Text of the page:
January 2010:
When Attorneys are Good (and Bad)

Washington Watch | January 2010
By Bruce Moyer

Three cases before the Supreme Court this term could have broad implications for the consequences of good and bad conduct by attorneys. The first case looks at how to reward exceptional performance by attorneys; the other two consider what should happen when attorneys perform badly. The first case involves how attorneys’ fees are calculated in fee-shifting statutes. The second examines the consequence of bad advice from public defenders. The third could put a dent in the immunity of prosecutors. All three cases were argued before the Supreme Court in October and November.

Perdue v. Kenny A. (08-970) raises important questions about how civil rights should be enforced and what compensation lawyers should receive for enforcing them. The issue before the Court is whether a group of public interest attorneys in a successful class action lawsuit should be entitled to a larger fee under a federal fee-shifting statute, based solely on the quality of performance and the results obtained. Put more simply, should lawyers who do a superb job in a difficult case get a sizable markup beyond the basic amount of fees earned? The outcome of the case could affect the award of fee enhancements under more than 100 federal laws that allow the winners in a wide array of civil cases to recover their attorneys’ fees.

At issue in Perdue is a $10.5 million fee that a federal judge in Georgia awarded to attorneys who had won a sweeping class action that challenged the way various federal and state laws affected a case dealing with the state’s dysfunctional foster care system. Even though the underlying case, brought on behalf of some 3,000 abused and neglected children living in foster homes, culminated after three years in numerous actions the state agreed to undertake to improve the lot of foster children, the two sides could not agree on attorneys’ fees to be paid to the lawyers for the children. That fell to the district judge, who nearly doubled the lodestar figure of $6 million, reasoning that the children’s lawyers had achieved “exceptional” success on a “comprehensive scale”—far beyond what the children would have received had they paid for such representation in the private market. The Eleventh Circuit Court of Appeals affirmed the district court’s decision. During oral argument before the U.S. Supreme Court, the fee award and the amorphous concept of “exceptional” results by attorneys were subject to tough examination. The Court could end up prohibiting enhancements based on the quality of the attorney’s representation while directing district courts to adjust their lodestar calculations to take such considerations into account.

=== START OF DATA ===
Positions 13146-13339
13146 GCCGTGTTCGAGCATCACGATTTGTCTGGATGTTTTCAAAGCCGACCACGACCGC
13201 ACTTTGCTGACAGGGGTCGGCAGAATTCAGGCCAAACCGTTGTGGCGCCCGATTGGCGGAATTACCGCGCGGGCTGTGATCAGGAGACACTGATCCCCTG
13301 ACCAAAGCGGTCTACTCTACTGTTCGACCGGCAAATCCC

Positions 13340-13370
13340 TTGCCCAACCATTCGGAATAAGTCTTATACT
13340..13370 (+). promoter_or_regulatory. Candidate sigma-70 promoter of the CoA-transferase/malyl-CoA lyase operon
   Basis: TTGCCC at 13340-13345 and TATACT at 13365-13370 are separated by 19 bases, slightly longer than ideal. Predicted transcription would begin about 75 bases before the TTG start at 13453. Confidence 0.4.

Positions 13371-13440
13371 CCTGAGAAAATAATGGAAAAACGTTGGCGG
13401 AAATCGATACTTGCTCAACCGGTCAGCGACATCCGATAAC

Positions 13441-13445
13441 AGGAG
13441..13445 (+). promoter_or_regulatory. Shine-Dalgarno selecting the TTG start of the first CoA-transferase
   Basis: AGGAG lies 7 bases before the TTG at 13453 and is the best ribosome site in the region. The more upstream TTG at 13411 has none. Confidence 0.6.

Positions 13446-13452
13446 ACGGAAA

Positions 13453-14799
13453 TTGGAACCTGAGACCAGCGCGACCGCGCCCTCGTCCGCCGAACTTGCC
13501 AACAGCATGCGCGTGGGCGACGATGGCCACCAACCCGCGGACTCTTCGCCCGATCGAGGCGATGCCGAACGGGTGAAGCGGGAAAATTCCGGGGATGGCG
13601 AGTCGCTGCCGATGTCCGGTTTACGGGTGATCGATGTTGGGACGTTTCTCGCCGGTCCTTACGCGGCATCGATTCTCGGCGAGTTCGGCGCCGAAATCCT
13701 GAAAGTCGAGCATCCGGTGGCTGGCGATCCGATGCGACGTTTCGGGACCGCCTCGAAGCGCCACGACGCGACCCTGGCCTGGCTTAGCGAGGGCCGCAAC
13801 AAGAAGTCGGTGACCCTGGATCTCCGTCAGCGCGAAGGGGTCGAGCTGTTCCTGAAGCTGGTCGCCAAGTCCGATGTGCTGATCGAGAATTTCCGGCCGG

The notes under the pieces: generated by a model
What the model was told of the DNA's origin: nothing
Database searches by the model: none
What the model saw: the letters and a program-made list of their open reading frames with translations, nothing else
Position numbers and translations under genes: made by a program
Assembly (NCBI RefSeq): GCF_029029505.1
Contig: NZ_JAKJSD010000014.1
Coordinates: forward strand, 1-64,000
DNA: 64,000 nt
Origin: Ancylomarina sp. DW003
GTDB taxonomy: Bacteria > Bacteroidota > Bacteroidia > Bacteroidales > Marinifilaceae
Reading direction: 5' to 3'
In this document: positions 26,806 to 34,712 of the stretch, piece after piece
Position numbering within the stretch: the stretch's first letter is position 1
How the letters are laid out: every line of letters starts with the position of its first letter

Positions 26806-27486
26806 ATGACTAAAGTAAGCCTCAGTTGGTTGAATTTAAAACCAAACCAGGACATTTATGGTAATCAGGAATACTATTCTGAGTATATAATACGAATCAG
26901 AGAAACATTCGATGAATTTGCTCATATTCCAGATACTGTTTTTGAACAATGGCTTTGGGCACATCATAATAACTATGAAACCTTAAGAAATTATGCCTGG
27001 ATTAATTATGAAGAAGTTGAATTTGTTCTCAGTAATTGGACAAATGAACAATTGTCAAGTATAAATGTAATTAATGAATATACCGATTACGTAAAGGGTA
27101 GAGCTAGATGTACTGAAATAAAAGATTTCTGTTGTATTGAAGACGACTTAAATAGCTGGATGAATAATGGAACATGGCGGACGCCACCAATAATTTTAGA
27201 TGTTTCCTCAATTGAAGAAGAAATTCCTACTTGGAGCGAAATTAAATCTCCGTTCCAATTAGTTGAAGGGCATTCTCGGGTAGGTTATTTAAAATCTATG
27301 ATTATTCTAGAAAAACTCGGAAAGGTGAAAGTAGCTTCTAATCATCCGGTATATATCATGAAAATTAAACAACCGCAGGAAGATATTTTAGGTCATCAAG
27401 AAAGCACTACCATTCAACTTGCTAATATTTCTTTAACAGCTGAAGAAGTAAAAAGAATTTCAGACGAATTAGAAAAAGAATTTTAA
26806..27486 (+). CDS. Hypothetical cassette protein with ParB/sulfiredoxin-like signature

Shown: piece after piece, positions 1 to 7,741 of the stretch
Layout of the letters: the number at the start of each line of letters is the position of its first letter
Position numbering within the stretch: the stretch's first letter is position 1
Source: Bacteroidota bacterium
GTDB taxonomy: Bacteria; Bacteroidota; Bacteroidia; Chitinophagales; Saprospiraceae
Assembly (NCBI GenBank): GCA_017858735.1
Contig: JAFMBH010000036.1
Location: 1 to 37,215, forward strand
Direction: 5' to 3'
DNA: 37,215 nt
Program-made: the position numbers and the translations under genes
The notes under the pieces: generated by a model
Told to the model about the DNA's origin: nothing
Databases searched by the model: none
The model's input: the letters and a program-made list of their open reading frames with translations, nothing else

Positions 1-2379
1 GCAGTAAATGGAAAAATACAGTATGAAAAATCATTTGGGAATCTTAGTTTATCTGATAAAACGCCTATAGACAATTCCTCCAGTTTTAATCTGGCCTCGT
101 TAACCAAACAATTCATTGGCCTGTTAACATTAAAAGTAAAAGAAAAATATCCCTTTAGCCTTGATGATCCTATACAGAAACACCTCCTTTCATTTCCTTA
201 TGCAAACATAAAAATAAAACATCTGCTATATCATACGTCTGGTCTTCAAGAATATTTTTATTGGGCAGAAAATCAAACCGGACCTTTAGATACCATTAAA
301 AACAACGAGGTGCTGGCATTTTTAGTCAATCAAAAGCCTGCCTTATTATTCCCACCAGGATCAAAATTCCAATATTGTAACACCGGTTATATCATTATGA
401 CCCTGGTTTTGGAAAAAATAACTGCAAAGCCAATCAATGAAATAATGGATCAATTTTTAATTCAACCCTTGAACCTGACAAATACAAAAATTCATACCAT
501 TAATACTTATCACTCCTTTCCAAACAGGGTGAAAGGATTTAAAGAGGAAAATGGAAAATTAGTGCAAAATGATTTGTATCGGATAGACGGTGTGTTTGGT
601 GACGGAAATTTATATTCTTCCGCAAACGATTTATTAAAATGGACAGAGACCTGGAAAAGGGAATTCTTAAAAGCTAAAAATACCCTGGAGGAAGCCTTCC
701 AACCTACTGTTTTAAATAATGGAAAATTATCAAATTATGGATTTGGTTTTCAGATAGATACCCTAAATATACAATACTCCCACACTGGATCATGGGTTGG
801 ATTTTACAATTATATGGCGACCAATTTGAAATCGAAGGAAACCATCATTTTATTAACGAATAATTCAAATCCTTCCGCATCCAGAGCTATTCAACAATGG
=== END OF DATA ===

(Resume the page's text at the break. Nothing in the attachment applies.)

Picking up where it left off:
The other two cases before the Supreme Court involve attorneys’ performance at the other end of the quality spectrum. The first case involves the consequences of bad advice provided by a public defender. The second involves the fabrication of evidence by a county prosecutor.

In Padilla v. Commonwealth of Kentucky (08-
651), the Supreme Court is considering whether the Sixth Amendment provides a remedy to a defendant who has been given the wrong advice by his attorney. The case involves a public defender who advised a client who was not a U.S. citizen to plead guilty of drug charges, telling the permanent resident not to worry about the consequences the plea might have on his immigration status. When the guilty plea triggered a mandatory automatic deportation order under federal law, the defendant claimed that his attorney’s bad advice had deprived the defendant of his Sixth Amendment right to effective assistance of counsel. The case has the potential to define the scope of the both citizens’ and noncitizens’ right to the effective assistance of counsel in the context of pleading guilty to a crime.

Finally, Pottawattamie County v. McGhee (08-1065) challenges the limits of strong precedent that give prosecutors absolute immunity from liability for their official acts, especially during trial. The case tests whether that immunity should extend to actions taken in preparation for trial. Specifically, the case asks whether a prosecutor may be held civilly liable for the wrongful conviction and incarceration of a criminal defendant after the prosecutor has procured false testimony during a criminal investigation and then introduced that same testimony against the defendant at trial. The stakes in this technical question are high because the prosecutor’s actions at issue resulted in two men being incarcerated for 25 years based on falsified evidence.

In an interesting turn of events in the case, Deputy Solicitor General Neal Katyal argued for the United States and the prosecutors, while Paul Clement, the former solicitor general in the Bush administration, argued for the defendants who had been framed. Clement faced scrutiny about the practical consequences of curbing the rule of absolute prosecutorial immunity and the prospect of chilling prosecutors from performing their critical duties.

Bruce Moyer is government relations counsel for the FBA. © 2010 Bruce Moyer. All rights reserved.

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